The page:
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Lemonade Doesn't Make for Good Hurricanes

LAUREN PEACE, HOST: And next in our ongoing commentary series, Tay Glass asks why we tell stories over and over, by telling one of his stories again.

TAY GLASS, BYLINE: There’s this story I always tell. I’m not sure why I keep coming back to it, but it’s a go-to.

I grew up in a small town outside of Cleveland, Ohio, and every spring there was this carnival in the next town over, called the Orange Jubilee. It was your classic, small-town festival with funnel cakes, kettle corn, lemonade, the merry-go-round, the drop tower, the Gravitron.

It was the end of my 8th-grade year. I was 13 and most of the girls at school were taller than me. I longed to be noticed by them. But as a nerdy theatre kid, it seemed like only the football players and the skateboarders could talk to girls. I couldn’t summon the courage.

One evening in early May, which felt almost like a preview of summer, my friend Michael and I went to the Orange Jubilee. He had somehow gotten a pair of those neon-colored bracelets that let you go on any of the rides. So Michael and I rode every ride and ate every greasy, sugary snack we could get our hands on. After a couple of hours, the rides and the sweets started to make me feel queasy.

And then two girls - two popular girls - waved us over. I don’t remember their names. But they wanted to go on a ride together.

I was surprised - I didn’t think it was possible for girls to be interested in me. But... my stomach wasn’t feeling up for it. Michael glared at me, - we had to go on a ride with these girls. And I saw his point, this seemed like a once in a lifetime opportunity.

We got in line for the Hurricane, a sort of gargantuan spinning top. The central pillar was lit up with rainbow lights. I sat next to one of the girls on a hard plastic seat and the Carney came and locked the lap bar into place.

The ride started to pick up speed and our carriage rose up into the air. The centripetal motion of the ride made the girl slide towards me until her shoulder touched mine.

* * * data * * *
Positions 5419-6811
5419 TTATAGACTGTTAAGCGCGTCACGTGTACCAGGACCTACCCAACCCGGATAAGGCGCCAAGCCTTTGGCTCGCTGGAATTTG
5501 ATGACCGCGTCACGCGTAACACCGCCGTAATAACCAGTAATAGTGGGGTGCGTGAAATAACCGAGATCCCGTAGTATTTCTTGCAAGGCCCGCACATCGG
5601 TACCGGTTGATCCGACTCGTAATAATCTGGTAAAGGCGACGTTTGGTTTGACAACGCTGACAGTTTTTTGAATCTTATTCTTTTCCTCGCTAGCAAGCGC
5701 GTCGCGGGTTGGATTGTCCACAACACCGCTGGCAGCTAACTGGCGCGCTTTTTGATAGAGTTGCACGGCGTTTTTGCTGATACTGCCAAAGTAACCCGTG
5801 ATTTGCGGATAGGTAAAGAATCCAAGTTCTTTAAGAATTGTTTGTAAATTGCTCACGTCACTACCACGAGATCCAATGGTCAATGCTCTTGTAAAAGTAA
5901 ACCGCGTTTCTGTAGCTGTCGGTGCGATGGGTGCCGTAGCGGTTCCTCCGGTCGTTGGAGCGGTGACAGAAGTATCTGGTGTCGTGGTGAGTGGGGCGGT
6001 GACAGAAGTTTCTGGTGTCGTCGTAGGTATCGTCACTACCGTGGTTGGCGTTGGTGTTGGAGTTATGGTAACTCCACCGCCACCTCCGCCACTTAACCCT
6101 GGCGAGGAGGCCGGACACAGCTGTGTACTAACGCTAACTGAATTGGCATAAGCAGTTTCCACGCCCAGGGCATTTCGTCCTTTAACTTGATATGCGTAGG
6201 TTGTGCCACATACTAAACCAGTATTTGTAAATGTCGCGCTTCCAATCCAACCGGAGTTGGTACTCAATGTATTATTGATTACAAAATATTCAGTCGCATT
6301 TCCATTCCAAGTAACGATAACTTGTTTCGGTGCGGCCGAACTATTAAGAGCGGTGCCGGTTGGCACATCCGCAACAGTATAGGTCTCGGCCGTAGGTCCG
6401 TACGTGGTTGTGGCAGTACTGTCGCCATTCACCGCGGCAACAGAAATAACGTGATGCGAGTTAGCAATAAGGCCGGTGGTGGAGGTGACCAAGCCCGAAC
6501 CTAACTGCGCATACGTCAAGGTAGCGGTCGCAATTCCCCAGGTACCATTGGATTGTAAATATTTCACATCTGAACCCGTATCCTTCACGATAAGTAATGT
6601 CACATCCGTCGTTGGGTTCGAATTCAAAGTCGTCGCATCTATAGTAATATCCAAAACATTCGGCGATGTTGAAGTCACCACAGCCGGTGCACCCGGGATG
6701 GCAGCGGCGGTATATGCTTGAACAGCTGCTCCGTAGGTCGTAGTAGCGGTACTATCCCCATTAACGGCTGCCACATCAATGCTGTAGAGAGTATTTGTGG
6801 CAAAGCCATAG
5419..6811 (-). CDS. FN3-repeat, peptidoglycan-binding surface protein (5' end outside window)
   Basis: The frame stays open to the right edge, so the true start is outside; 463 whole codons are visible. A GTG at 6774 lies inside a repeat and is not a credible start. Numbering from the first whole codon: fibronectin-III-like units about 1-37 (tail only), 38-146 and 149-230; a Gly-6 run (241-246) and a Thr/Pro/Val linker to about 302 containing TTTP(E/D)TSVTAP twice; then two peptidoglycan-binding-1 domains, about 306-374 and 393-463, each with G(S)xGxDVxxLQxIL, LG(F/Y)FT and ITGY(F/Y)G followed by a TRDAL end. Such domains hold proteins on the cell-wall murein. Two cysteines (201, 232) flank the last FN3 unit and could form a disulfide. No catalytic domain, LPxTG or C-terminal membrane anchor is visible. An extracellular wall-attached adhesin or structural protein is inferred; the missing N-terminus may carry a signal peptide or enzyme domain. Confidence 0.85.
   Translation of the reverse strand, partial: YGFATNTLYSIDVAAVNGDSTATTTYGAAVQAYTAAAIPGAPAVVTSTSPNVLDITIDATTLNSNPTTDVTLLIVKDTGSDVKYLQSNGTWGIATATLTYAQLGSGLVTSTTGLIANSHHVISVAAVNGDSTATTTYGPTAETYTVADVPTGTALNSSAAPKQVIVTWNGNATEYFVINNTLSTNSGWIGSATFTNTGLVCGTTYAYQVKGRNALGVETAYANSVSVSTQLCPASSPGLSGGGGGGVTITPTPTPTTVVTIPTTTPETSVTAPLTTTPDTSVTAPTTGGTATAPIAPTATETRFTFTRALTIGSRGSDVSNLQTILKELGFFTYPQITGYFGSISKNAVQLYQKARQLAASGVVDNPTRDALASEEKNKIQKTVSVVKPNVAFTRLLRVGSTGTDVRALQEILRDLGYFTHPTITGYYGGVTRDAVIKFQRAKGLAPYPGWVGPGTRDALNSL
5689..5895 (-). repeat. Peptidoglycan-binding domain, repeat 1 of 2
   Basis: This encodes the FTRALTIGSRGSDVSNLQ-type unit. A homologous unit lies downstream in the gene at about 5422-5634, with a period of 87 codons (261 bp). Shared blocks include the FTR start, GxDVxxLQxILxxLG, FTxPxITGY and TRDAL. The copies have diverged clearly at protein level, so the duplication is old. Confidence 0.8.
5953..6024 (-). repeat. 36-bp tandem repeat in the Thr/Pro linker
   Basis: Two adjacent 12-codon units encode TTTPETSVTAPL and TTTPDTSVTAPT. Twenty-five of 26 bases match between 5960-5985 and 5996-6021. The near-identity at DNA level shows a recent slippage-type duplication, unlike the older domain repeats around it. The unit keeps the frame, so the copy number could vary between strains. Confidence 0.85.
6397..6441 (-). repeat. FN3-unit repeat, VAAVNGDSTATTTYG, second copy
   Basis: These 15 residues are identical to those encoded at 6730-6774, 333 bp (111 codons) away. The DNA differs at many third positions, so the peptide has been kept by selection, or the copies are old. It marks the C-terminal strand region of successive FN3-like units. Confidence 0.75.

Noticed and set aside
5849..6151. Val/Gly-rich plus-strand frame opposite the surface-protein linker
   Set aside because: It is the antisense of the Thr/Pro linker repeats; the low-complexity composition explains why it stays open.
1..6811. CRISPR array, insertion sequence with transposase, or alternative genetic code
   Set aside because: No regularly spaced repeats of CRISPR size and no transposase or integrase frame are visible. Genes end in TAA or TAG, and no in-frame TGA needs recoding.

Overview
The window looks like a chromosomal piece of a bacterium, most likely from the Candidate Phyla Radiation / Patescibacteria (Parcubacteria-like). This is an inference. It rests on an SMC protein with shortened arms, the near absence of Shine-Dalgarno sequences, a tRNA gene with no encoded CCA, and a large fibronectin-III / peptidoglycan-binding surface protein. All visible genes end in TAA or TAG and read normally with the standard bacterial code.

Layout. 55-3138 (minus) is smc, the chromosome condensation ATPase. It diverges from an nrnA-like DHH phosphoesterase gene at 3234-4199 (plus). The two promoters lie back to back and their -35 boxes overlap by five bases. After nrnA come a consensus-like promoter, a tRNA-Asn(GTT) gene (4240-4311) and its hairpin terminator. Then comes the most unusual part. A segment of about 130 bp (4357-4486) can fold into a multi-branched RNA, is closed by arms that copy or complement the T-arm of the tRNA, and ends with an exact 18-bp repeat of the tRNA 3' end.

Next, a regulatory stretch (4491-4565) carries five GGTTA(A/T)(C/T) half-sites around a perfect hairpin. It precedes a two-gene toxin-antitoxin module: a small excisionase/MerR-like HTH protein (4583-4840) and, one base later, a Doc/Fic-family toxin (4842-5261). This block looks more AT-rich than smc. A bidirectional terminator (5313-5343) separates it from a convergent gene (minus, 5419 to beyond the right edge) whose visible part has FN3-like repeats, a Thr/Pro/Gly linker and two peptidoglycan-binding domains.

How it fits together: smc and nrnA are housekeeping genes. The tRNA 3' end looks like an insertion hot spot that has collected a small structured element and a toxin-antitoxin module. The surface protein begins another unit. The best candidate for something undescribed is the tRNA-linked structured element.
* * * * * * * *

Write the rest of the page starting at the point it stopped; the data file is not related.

And then the queasiness surged up… and I started to vomit. And because I was twenty feet up in the air, spinning around on the outside of the Hurricane, it flew everywhere. Down below on the ground people ran, covering their heads. The Carney laughed maniacally and dialed up the speed. The girl tried to push herself away from me, clawing against the centripetal force.


When I tell this story, that’s where I normally stop. People laugh and that’s where it ends. I don’t say that on that day, my fears about girls had been confirmed. Their interest was a fluke that had ended in a disaster.

So why do I keep retelling this story? I’m not entirely sure. Maybe ‘cause it represents some complicated feelings I’m still dealing with - that I’m eternally awkward. Part of it might also be out of sympathy for the young me, that kid. And maybe by retelling it, I’m showing that I can make people laugh, that I can control the narrative, to some extent.

I still sometimes feel awkward on first dates, but at least now I know to avoid sugary snacks and dizzying rides.

PEACE: These days Tay enjoys roller coasters and theme parks. But it might still be a while before he gets on another Hurricane.

((MUSIC: Credit music

PEACE: This show goes out in dedication to James Hannaford, a veteran and loving grandfather to Tay Glass.

CECILY MAURAN (Host 2): Uptown Radio is available on iTunes, Soundcloud and on Friday evenings. From all of us here at Uptown Radio, thanks for listening, and stay safe.


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